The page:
ANC on track to lose majority after watershed South Africa vote

Counting began shortly after polls closed (Rajesh JANTILAL)
Counting began shortly after polls closed (Rajesh JANTILAL)

South Africa's ruling ANC was on course to lose its 30-year-old parliamentary majority on Thursday, opening the prospect that the party that defeated apartheid will have to share power for the first time.

With a third of votes in Wednesday's election tallied, the ANC was leading but with a score of only 42 percent -- well below the 57 percent it won in 2019.

Followed by the centre-right Democratic Alliance (DA) on 25 percent. The leftist Economic Freedom Fighters (EFF) and former South African president Jacob Zuma's uMkhonto weSizwe (MK) were neck and neck on around nine percent each.

The final results are expected in the next three days.

"The broad church of the ANC has taken a substantial knock. This is a shock to the system for the ANC and ultimately will also be a shock to the system for the average South African, who has only known ANC rule since 1994," said political analyst Daniel Silke.

"It redraws the political boundaries of South Africa and creates a degree of uncertainty".

If President Cyril Ramaphosa's party is confirmed as dropping below 50 percent, it would force him to seek coalition partners to be re-elected to form a new government.

That would be a historic evolution in the country's democratic journey, which was underlined by newspaper headlines on Thursday.

"SA on the cusp of shift in politics," read the front page of daily BusinessDay. "The people have spoken," headlined The Citizen.

- New chapter -

The ANC has dominated South Africa's democracy with an unbroken run of five presidents from the party.

The party remains respected for its leading role in overthrowing white minority rule, and its progressive social welfare and black economic empowerment policies are credited by supporters with helping millions of black families out of poverty.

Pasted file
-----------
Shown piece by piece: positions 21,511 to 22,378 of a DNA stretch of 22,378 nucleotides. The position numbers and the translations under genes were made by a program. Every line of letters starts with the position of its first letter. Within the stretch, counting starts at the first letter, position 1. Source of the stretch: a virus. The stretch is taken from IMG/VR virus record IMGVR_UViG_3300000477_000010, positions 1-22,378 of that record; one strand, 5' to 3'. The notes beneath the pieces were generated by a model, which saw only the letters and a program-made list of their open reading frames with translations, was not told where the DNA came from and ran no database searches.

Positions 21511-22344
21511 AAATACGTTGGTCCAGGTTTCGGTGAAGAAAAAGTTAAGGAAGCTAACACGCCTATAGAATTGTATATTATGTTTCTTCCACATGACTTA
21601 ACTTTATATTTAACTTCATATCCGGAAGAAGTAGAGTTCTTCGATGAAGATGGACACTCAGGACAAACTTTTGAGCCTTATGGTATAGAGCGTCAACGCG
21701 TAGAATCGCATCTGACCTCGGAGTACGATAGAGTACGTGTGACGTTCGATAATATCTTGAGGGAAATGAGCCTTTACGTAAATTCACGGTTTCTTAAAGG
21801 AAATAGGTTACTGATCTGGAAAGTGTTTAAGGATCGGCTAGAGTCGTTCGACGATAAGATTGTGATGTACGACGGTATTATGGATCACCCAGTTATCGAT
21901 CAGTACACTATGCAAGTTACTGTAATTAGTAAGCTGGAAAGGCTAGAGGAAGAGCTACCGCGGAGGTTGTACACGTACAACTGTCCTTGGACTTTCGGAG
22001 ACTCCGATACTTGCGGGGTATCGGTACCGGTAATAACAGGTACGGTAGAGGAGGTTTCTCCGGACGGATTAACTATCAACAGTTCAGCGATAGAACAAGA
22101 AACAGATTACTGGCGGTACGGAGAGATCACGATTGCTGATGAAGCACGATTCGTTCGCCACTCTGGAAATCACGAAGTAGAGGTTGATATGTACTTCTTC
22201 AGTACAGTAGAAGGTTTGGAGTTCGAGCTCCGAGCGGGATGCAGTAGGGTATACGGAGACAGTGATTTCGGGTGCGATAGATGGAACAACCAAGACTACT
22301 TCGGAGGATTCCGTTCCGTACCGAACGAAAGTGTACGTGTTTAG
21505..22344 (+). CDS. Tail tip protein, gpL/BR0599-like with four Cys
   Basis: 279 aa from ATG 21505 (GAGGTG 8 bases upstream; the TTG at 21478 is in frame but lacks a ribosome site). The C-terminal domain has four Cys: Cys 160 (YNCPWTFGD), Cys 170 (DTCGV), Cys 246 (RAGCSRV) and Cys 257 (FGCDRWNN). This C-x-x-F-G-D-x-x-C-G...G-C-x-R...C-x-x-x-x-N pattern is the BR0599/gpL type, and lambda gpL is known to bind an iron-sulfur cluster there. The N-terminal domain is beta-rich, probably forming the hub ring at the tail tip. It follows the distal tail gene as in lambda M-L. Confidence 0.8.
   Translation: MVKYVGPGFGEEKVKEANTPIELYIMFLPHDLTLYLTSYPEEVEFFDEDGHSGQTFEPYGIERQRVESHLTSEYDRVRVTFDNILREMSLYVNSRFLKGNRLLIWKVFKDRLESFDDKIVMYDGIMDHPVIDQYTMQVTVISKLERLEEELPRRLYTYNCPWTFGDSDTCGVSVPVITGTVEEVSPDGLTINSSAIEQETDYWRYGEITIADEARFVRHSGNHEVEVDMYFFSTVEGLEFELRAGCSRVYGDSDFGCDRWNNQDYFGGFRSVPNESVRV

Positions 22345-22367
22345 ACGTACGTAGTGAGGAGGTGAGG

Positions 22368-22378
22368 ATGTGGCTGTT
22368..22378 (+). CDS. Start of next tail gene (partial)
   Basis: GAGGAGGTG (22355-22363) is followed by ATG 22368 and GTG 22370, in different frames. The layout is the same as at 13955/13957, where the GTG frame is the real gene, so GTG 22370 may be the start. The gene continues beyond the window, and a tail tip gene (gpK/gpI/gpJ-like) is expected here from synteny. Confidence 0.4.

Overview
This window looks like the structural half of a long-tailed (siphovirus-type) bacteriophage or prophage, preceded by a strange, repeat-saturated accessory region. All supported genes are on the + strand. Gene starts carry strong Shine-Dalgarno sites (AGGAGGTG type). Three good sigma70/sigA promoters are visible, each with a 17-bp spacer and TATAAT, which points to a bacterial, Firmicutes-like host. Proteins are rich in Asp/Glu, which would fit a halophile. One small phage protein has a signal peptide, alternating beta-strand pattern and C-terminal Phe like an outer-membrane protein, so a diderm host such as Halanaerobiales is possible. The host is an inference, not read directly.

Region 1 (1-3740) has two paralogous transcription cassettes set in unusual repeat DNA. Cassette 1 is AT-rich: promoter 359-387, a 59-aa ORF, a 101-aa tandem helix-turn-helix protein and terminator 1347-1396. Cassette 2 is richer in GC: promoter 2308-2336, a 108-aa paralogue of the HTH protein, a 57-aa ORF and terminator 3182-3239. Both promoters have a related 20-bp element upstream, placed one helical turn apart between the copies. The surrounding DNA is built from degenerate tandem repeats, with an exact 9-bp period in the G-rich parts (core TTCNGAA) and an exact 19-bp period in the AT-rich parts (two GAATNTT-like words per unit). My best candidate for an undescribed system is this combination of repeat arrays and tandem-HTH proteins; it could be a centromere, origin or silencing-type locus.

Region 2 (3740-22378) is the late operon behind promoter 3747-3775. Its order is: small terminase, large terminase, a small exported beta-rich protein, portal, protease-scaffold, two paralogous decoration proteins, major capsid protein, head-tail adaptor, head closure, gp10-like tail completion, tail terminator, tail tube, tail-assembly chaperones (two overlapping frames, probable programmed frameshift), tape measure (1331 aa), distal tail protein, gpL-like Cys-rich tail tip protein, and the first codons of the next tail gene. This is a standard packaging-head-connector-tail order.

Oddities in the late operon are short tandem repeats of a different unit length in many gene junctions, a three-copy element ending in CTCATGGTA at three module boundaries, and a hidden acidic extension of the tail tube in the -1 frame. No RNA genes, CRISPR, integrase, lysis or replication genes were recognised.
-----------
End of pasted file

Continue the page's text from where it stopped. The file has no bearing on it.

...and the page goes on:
But over three decades of almost unchallenged rule, its leadership has been implicated in a series of large-scale corruption scandals, while the continent's most industrialised economy has languished and crime and unemployment figures have hit record highs.

"The people in power are hopefully going to come down and we will have a new political party," Shaun Manyoni, a 21-year-old student, said in Johannesburg.

Ramaphosa's opponents from both the left and the right came to the polls on Wednesday hoping either to replace the ANC with an opposition alliance or force the party to negotiate a coalition agreement.

"Zuma ran this country perfectly ... so let's put him back and let South Africa run again," Don Naidoo, a middle-aged small business owner from the province's largest city of Durban, told AFP.

Voting was marked by hours-long queues in many districts, which in some cases forced polls to remain open well beyond closing time.

The Independent Electoral Commission (IEC) said a last-minute rush in urban voting and high turnout were to blame for the late finish.

Almost all votes had been counted by 3:00 pm on Thursday, but most had yet to be validated, IEC's head Sy Mamabolo told a press conference.

While, the process was "proceeding well", officials said they expected it would take longer than the usual 24 hours to reach an 80 percent tally, due to delays caused by the new three-ballot system.

- What bedfellows? -

If the ANC gets close to 50 percent it could shore up a majority by allying itself with some of the four dozen smaller and regional parties contesting the election.

But this appeared increasingly unlikely.

Experts were split on who the ANC would prefer as bedfellows and on whether the poor performance threatened Ramaphosa's leadership.

"His power is gone within the ANC," said analyst Sandile Swana, predicting that the party would patch up ties with one or both of the radical left groups led by former ANC figures: firebrand Julius Malema's EFF or Zuma's MK.

In a major upset, the latter was leading with 43 percent of preferences in Zuma's home province of KwaZulu-Natal, a key electoral battleground.

Siphamandla Zondi, a politics professor from the University of Johannesburg said MK was a natural partner for the ANC.

"They have similar policies and similar tendencies," he said.

But analyst and author Susan Booysen said the rift between Ramaphosa and Zuma, who has long been bitter about the way he was forced out of office in 2018, was "too far reaching" to mend.

The ANC might prefer the centre-right DA, which pledged to "rescue South Africa" through better governance, free market reforms and privatisations, to the leftist EFF, which is perceived as "too erratic" and "unpredictable" in its demands, she added.

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